And Republicans have to some extent been victims of their own success. Gerrymandering is only a minor factor in the polarization of the U.S. political parties — a major factor is the Democrats’ cultural turn to the loopy left — but the creation of safe Republican districts has been a non-trivial factor in the increasing willingness of hard-line conservatives to stage primary challenges to GOP incumbents deemed ideologically limp. Running against a sitting Republican incumbent in Oklahoma or Utah is a great deal more attractive when the primary is a tougher fight than the general election. But the parties are going to be increasingly polarized with or without partisan electoral maps.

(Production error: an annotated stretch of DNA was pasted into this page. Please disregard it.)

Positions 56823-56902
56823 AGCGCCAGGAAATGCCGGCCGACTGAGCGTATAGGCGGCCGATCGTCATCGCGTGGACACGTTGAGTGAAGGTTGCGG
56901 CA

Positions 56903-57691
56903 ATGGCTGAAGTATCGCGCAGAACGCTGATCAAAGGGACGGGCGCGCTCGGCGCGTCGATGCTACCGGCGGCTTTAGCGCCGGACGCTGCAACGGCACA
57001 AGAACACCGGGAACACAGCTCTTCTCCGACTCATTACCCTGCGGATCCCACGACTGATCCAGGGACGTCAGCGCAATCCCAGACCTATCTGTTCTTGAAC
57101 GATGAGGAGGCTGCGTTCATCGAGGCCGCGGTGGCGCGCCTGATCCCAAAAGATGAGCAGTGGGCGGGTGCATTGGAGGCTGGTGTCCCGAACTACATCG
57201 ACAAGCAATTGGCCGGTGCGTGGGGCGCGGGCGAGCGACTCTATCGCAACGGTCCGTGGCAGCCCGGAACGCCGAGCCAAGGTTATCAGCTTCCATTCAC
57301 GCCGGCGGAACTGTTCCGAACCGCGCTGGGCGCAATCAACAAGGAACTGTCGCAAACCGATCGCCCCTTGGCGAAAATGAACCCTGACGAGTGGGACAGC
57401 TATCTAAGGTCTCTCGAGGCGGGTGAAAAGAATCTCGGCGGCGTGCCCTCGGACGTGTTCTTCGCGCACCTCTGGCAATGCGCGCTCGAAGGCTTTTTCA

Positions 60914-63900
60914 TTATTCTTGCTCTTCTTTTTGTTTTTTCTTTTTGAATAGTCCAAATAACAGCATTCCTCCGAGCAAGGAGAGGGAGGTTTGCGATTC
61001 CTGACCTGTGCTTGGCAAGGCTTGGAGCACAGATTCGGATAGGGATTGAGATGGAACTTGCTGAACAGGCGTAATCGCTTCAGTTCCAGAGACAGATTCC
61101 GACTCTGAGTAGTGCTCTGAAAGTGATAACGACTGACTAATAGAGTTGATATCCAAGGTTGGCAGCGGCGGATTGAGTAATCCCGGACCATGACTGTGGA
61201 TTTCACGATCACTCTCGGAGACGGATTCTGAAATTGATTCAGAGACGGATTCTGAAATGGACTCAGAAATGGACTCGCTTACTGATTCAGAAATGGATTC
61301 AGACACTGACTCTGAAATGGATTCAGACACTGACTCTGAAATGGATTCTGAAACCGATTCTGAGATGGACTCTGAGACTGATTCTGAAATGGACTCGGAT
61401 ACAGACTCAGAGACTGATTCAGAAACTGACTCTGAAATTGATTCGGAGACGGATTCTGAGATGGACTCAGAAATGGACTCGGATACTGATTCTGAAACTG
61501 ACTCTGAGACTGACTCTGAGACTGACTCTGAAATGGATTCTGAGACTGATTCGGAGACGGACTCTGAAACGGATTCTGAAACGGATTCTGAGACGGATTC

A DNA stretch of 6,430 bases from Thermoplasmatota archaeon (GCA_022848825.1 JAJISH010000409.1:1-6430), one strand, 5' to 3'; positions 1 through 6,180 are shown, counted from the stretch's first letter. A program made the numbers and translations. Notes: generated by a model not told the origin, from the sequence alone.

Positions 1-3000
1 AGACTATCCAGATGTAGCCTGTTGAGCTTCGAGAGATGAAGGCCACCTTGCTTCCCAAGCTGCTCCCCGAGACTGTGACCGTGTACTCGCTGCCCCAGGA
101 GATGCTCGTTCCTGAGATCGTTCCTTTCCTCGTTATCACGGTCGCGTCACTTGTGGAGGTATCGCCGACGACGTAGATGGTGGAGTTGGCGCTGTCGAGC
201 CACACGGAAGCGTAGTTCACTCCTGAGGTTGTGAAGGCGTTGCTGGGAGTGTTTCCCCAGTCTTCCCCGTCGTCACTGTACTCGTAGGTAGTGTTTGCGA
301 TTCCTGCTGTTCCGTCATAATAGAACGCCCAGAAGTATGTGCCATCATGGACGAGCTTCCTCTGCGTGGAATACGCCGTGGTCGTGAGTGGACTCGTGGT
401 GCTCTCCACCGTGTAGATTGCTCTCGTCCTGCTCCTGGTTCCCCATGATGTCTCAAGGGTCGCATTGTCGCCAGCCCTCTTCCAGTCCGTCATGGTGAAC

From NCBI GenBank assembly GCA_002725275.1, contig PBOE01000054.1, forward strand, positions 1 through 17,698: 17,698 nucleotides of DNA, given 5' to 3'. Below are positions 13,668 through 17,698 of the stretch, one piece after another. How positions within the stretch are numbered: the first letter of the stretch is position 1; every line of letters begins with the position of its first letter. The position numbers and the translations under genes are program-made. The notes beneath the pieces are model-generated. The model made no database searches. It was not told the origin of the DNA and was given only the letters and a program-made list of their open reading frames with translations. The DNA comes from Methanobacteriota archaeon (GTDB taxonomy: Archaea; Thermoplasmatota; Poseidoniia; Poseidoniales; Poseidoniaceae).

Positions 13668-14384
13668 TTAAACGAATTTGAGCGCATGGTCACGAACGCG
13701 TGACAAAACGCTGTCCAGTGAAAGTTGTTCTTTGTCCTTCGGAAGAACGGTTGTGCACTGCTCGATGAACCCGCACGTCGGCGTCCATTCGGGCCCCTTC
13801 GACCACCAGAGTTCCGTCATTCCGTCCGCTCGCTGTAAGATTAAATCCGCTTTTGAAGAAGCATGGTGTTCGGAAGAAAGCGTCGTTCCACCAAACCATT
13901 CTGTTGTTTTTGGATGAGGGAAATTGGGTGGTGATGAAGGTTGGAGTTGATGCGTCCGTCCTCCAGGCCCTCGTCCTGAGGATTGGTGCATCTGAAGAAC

If Democrats are unhappy with Republican domination of the state legislatures and governorships — and they should be unhappy — then they have a much more direct option: They can go into the states and ask people for their votes in legislative races and in gubernatorial elections. If they find that route difficult, then maybe the Democrats should be rethinking what they’re trying to sell people in Wisconsin . . . and in Texas, Arizona, Utah, Idaho, Wyoming, the Dakotas, Kansas, Nebraska, Oklahoma, Michigan, Iowa, Missouri, Arkansas, Mississippi, Alabama, Georgia, South Carolina, Florida, Tennessee, Kentucky, Indiana, Ohio, New Hampshire, the parts of New York more than 70 miles from Grand Central Terminal . . . .